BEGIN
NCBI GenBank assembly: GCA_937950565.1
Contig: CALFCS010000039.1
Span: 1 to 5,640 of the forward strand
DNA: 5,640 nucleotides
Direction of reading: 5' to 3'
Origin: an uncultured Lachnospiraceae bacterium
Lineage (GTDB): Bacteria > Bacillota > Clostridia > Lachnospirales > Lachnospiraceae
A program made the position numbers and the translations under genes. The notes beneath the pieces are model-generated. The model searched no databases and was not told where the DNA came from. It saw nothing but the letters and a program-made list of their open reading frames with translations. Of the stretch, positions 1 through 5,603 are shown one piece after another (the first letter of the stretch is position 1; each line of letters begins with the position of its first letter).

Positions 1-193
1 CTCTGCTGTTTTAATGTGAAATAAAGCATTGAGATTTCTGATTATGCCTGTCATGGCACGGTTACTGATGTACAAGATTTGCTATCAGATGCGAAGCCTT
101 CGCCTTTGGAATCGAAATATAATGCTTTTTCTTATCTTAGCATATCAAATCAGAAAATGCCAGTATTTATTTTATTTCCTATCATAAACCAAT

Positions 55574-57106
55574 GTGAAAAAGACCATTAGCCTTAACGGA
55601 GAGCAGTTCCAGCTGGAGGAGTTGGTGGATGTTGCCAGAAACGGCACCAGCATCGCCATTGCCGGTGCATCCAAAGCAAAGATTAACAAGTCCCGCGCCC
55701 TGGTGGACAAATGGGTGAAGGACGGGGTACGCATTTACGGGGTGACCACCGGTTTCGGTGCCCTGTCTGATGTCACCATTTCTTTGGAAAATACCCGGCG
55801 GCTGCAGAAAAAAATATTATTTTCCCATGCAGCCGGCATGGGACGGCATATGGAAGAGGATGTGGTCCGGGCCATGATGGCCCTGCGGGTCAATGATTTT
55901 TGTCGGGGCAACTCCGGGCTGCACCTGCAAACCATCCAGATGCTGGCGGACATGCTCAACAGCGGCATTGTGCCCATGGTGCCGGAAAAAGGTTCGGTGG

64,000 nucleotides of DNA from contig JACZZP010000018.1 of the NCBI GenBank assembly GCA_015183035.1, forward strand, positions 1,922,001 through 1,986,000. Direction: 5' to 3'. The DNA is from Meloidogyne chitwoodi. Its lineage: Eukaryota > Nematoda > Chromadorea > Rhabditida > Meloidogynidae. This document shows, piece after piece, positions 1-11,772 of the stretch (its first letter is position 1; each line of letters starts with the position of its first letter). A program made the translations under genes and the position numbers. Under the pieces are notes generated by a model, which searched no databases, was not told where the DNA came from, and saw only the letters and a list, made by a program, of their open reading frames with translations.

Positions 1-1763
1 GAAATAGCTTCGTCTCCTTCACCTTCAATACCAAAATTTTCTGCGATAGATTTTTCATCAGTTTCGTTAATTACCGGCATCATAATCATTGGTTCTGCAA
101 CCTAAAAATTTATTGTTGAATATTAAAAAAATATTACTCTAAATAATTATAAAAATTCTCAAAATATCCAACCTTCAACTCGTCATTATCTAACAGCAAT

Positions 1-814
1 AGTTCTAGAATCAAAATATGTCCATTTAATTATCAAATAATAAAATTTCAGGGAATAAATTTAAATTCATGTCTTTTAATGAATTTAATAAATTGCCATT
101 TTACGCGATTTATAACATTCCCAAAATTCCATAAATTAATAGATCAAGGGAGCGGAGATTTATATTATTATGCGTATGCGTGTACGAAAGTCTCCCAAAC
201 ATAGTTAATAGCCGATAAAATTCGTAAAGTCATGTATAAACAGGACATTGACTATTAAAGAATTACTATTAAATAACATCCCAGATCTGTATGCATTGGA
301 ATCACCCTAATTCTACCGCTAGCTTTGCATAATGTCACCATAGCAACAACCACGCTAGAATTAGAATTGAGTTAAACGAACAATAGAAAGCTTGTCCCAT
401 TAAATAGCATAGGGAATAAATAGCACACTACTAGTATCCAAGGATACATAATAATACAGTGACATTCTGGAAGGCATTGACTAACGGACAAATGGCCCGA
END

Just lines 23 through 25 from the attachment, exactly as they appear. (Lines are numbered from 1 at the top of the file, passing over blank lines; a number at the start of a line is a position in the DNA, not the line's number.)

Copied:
1 AGTTCTAGAATCAAAATATGTCCATTTAATTATCAAATAATAAAATTTCAGGGAATAAATTTAAATTCATGTCTTTTAATGAATTTAATAAATTGCCATT
101 TTACGCGATTTATAACATTCCCAAAATTCCATAAATTAATAGATCAAGGGAGCGGAGATTTATATTATTATGCGTATGCGTGTACGAAAGTCTCCCAAAC
201 ATAGTTAATAGCCGATAAAATTCGTAAAGTCATGTATAAACAGGACATTGACTATTAAAGAATTACTATTAAATAACATCCCAGATCTGTATGCATTGGA